We’re not trying to start an Avengers/Defenders turf war here. The point is we need both. “There’s a rationalization for why we need people to deal with the stuff on the streets and we need people to deal with the gods and aliens,” Woll added. “They’re all linked but in the same way, Thor can’t bother himself with a gangster and Daredevil can’t take on an alien.”
6. Blind Eyes Do More Than You Realize.
|Charlie Cox a Matt Murdock in Daredevil|
They say when you lose one sense, your other four senses compensate for it. And when you get blinded by toxic chemicals, your other senses become super powered. So Matt Murdock can basically “see” better than the rest of us, but biologically his eyes don’t work. To play Murdock, Cox had to do more than just wear sunglasses. These are the sorts of things we take for granted, but actors notice what blind people do with their eyes, since they’re not scanning the room like the rest of us.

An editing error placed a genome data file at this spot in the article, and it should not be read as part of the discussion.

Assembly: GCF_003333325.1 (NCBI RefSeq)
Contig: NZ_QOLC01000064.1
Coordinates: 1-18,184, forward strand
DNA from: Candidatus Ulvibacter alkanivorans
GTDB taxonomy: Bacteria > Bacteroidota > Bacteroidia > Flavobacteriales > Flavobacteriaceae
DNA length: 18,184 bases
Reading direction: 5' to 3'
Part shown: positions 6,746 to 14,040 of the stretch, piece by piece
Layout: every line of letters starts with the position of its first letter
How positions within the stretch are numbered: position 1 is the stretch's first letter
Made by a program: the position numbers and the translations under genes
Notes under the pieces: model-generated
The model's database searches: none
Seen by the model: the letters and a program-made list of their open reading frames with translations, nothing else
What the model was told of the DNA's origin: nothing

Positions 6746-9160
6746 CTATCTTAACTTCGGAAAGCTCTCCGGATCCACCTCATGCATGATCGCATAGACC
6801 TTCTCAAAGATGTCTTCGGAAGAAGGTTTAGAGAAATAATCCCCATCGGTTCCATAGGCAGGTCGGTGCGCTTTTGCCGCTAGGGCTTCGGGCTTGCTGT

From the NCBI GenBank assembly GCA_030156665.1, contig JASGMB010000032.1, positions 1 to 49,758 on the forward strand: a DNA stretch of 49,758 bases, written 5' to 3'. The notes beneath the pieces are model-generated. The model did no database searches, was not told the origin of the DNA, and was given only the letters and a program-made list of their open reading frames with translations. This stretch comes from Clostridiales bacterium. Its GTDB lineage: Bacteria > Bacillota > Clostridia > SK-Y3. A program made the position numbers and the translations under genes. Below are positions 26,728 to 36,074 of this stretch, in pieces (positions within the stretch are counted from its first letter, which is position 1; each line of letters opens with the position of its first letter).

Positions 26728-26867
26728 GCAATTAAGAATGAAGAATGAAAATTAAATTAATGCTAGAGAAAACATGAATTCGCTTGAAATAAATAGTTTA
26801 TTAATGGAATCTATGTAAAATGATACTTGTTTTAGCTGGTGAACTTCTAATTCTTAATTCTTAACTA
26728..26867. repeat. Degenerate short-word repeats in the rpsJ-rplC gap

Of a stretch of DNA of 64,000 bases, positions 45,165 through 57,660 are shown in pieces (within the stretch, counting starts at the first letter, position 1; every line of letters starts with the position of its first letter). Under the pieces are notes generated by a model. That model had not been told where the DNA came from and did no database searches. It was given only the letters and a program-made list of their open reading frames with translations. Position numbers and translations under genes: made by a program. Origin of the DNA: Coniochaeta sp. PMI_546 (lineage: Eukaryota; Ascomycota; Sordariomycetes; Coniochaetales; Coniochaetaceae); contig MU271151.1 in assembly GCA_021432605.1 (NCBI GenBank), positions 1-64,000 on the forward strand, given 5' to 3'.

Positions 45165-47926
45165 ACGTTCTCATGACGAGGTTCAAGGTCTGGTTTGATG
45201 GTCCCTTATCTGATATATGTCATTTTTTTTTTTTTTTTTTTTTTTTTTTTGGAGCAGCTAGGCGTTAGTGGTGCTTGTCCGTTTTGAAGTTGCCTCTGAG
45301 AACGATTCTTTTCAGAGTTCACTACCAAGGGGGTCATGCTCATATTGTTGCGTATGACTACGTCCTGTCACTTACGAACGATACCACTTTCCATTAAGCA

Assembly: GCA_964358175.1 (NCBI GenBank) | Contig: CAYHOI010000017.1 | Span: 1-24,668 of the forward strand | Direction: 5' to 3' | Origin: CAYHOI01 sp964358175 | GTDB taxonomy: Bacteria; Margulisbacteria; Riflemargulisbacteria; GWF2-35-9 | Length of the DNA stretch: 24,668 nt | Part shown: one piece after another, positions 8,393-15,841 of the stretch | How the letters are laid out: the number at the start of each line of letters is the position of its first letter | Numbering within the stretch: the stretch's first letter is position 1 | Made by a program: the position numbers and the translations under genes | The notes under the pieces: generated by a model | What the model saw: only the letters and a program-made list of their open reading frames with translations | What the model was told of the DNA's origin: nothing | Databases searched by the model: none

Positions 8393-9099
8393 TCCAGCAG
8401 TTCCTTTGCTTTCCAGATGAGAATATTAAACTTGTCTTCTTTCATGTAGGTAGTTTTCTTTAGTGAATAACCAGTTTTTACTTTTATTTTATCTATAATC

“There’s also the difficulty of the eyes themselves and what they do when he’s not wearing his mask or he’s not wearing his glasses,” Cox said. “What are his eyes doing and what would that look like? I worked very closely with a wonderful gentleman called Joe Strechay who’s been legally blind for 20 years. I spent a lot of time working with him on my cane technique and household chores and things like that, but also I filmed him talking to me and filmed his eyes in particular and what they were doing. That whole area was one area that I concentrated on a lot.”
5. Daredevil Will Get Bloody.
|Marvel’s Daredevil on Netflix|
The Marvel movies have been PG-13 and Agents of S.H.I.E.L.D. and